Kijito plopped down front and center in the window.
He tilted his head this way and that, posing for cameras and zoogoers in the newly renovated Hubbard Gorilla Valley at the Henry Doorly Zoo & Aquarium.
Kijito, a silverback gorilla in his 20s, and his fellow primates missed showing off and interacting with the public while their enclosure underwent $7 million in renovations, zookeepers said.
The building, which is nearly 18 years old, was starting to show its age, said Dennis Pate, CEO and executive director of the zoo. The renovations were partly a face-lift. But zoo officials also wanted to enhance the setting for the animals, add more educational elements for the public and improve the guest experience.
“We’re glad to finally be able to open it,” Pate said.
The complex sits across from the newly renovated aviary. Some of the upgrades were superficial, like new carpet and paint, bench seating throughout the building and energy-efficient lighting.
But other changes will enhance the animal experience. The gorillas have new climbing structures and tree limbs in both the indoor and outdoor spaces. Officials also raised the elevation in the outdoor exhibit space, bringing the gorillas up to window height.
The exhibit, which reopened Friday, received a steady stream of foot traffic and strollers. Kids lined up along the windows while gorillas dashed and climbed around the yard. Elsewhere in the exhibit, kids squealed with delight when a gorilla, carrying some lettuce, parked in front of the glass, giving an up-close-and-personal view. The outdoor exhibit is now home to a shallow stream and a handful of waterfalls. It also features new landscaping with multiple species of grasses, bushes and trees to allow for natural foraging.
Timu, a female gorilla, bent over the stream and scooped up water in her hand for a drink. Tambo strolled by carrying a bunch of leaves in his mouth.
Other elements added to the outdoor space provide shade. The gorillas also have room to spread out and have their own areas, which is especially important for males in the bunch, Pate said.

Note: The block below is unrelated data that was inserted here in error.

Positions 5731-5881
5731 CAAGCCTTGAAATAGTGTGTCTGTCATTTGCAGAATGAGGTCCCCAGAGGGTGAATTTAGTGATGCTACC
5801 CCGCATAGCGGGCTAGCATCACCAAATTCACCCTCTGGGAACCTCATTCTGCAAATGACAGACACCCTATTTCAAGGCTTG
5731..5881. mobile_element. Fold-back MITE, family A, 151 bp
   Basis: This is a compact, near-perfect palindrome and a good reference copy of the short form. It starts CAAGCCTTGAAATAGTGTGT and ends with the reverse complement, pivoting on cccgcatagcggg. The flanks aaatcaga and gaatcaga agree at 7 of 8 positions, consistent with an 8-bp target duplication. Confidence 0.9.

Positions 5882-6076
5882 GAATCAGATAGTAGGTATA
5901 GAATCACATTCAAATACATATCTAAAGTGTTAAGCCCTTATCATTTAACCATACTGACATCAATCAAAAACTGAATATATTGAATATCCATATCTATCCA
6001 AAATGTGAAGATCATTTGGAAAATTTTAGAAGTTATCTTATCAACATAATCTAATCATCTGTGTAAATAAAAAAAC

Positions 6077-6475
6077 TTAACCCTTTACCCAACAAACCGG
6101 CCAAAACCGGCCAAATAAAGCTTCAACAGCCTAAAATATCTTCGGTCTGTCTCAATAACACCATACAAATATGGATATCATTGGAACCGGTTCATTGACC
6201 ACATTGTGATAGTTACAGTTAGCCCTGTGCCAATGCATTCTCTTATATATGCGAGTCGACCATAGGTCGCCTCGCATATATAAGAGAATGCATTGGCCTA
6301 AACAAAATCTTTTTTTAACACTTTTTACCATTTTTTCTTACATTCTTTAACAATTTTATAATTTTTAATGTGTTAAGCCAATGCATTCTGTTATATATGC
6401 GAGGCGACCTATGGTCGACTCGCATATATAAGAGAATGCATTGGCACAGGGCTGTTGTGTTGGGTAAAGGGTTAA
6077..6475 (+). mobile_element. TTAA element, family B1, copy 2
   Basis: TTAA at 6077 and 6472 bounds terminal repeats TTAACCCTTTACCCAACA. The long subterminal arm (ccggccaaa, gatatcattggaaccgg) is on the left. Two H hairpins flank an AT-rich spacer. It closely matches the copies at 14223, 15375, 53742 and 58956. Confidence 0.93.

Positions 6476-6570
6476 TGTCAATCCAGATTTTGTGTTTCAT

Additional climbing structures were installed in the indoor exhibit. New lighting will help to better illuminate the space, and parts of the space were made more accessible to the entire group of gorillas.
Zoogoers can find gorilla sculptures scattered around the building. A new education hub features interactive touch screens and photo murals. A large video screen will play videos explaining things like the training process and the zoo’s conservation efforts. The exhibit also is home to other African animals, including the yellow-backed duiker, Abyssinian ground hornbills and colobus monkeys.
During the pandemic and construction, the gorillas missed watching people through the windows, said Christine DuPre, supervisor of great apes and sea lions.
“They like to interact with the public. They like to get reactions from the public,” DuPre said. “They definitely missed seeing people.”
The animals weren’t hesitant about the new space, she said. Right away they started exploring and climbing on the new structures.
Muke, one of the female gorillas, breezed across a suspended walkway in the yard. Bambio, another female, lounged in front of a window with one of her feet pressed against the glass. Meanwhile, Zuri, a 2-year-old female, ran back and forth in front of a window full of visitors.
Reopening is always a happy day, Pate said.
“We’re here for the public,” Pate said. “Being closed is always a little painful for me. But the payoff has been tremendous.”